Review: Kaabil

Banner: Filmkraft Productions

Producer: Rakesh Roshan

Director: Sanjay Gupta

Cast: Hrithik Roshan, Yami Gautam, Ronit Roy, Rohit Roy, Narendra Jha

Writer: Vijay Kumar Mishra (story), Sanjay Masoomm (dialogue)

Music: Rajesh Roshan


The most popular theme in the history of cinema is a battle between the forces of good and evil, where the former, obviously, wins. When handled with utmost care, the result has always been a very entertaining movie.

Add to the vendetta saga, drama and romance, and you have a win-win situation, provided the audience connects with the lead pair and their feelings strike a chord. And that’s Kaabil.

The connection with the audience is instant. The vibe between the two main protagonists is palpable from the very first scene, when the two main protagonists meet. Throughout the movie, you will want them to fall in love,and when they do, you want them to be happy. And, later, when they are happy, you want them to live happily ever after. Your sense of empathy is so strong that in troubled times, you can almost feel their pain.

Somewhere down the line, the lovers drift apart and the guy wants to take revenge on the forces that rent them as under. Here, too, you root for him, encouraging him to fight the forces of evil.

Not only does the film keep you firmly on the side of the main protagonists, it keeps you hooked throughout. This is exactly what commercial cinema should be like and the kind of cinema Rakesh Roshan is known for.

So what’s new about this story? Kaabil is a love story about two blind people. Kaabil is a story about a blind man taking revenge. Kaabil is about how two people who have only seen darkness in their lives dream about a beautiful life together. Kaabil underlines the adage, that where there’s a will, there’s a way. In this case, when a physically challenged individual knows what he is doing, he can pull it off.

Time and again, filmmakers have demonstrated that even a brilliant idea can quickly sink if the screenplay and dialogues are flawed, and last but not least, if not executed properly. Kaabil excels in each of these departments. The film not only has a tight script and screenplay, but the music has been smartly selected. It has beautiful lyrics and ingenious background music (it gives you goosebumps!).

Moreover, each actor has performed par excellence, with leading man Hrithik Roshan delivering his best performance to date. In fact, Hrithik Roshan’s performance makes you believe that Rohan Bhatnagar (the character he plays in the movie) can easily make the impossible, possible.

Kaabil is the perfect amalgamation of producer Rakesh Roshan, who is known for extracting the right emotions in all the movies he directed, and director Sanjay Gupta, who is known for his slick treatment.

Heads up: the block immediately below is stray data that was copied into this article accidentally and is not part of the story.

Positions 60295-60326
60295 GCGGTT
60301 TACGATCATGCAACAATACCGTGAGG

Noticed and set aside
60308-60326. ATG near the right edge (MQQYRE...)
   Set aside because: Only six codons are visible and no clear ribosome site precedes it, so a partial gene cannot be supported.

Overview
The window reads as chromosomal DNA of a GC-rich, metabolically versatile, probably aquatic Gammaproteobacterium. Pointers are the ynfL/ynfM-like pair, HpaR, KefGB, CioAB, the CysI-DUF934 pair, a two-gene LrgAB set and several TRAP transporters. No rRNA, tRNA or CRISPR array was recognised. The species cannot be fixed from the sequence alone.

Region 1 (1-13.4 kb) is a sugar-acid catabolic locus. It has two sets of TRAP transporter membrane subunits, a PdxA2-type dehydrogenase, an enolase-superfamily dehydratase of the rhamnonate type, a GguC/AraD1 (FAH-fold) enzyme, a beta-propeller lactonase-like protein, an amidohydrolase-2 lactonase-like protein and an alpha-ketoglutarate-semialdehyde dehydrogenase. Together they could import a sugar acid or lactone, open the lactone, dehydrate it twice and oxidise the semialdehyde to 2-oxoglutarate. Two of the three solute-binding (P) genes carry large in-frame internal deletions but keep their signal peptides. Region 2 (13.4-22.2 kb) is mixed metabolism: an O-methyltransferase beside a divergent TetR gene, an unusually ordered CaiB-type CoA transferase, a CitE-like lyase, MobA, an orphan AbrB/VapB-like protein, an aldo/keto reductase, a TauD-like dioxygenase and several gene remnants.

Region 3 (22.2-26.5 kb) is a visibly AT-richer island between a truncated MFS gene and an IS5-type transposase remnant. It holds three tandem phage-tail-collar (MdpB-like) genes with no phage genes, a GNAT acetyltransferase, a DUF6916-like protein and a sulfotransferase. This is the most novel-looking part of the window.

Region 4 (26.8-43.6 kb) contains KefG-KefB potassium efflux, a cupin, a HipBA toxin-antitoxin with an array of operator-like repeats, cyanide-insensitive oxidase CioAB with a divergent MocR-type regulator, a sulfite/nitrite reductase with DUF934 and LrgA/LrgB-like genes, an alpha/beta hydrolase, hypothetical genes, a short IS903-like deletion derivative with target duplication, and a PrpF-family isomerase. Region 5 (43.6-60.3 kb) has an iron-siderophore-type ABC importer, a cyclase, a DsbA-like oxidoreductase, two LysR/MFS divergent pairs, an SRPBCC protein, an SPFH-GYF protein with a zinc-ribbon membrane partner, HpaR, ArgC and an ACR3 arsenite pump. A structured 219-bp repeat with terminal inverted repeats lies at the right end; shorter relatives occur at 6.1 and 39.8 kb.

Kaabil is about two blind people, Rohan Bhatnagar (Hrithik Roshan) and Supriya (Yami Gautam). They meet and find happiness. They fall in love and decide to get married. Supriya starts living with Rohan but, then, enter the two bad boys of the neighbourhood, Amit (Rohit Roy) and Wasim. Amit is the younger brother to a leader of the locality, Madhav (Ronit Roy).

Amit and Wasim lust after Surpiya and they rape her. No one comes to the aid of the helpless blind couple and, considering what Rohan is going through, Supriya decides to commit suicide. The film is about how a blind man takes revenge and this forms the crux of the film.

While the emotional and light-hearted scenes are handled beautifully, it is the revenge aspect that looks dicey. One wonders how the writers wrote those scenes where a blind man takes on two powerful men and what kind of treatment a director would have to give to those scenes.

And that’s where the film scores. It is Hrithik Roshan’s performance that makes those scenes believable, but let’s not take away credit from the writers and director Gupta, who has handled these scenes with kid gloves. And yes, the revenge in the film looks believable.

The taut screenplay is blended with superlative dialogues and performances, and your attention does not flag, even for a second. The film is a complete package and a perfect example of what a determined team can produce. Barring a few scenes, especially the first few minutes post-interval, and the item song, the film is captivating.

As a director, Sanjay Gupta gives his best to date, right from choosing a brilliant concept to getting the perfect screenplay and dialogue. In fact, producer Rakesh Roshan and director Gupta have assembled the best in the business (for this kind of film).

Cinematography  by Sudeep Chatterjee, Ayananka Bose is superb, and as far as action is concerned, Sham Kaushal has delivered one of his best. Editing by Akiv Ali is top notch. Background score by Salim-Sulaiman is another USP of the film.

Music by Rajesh Roshan may not be chart-busting yet, but it will be after the film’s release as it blends very well with the screenplay and takes the story forward.

Performance-wise, the film belongs to Hrithik Roshan. It is indeed an award-winning performance. He carries this film on his shoulders and once again proves that he’s one of the best we have. Yami Gautam looks pretty and does a great job. Ronit Roy, as always, delivers a knockout performance. Rohit Roy is outstanding. Narendra Jha is very good. Girish Kulkarni doesn’t have much to do but he makes his presence felt. Suresh Menon is good. Akhilendra Mishra is just about okay. The actor who essays the role of Wasim is a good find.

Verdict: Hit.


Box Office India
Collection Chart
As on 20th January, 2018
Wo India Ka Shakespear110.00K10.00K

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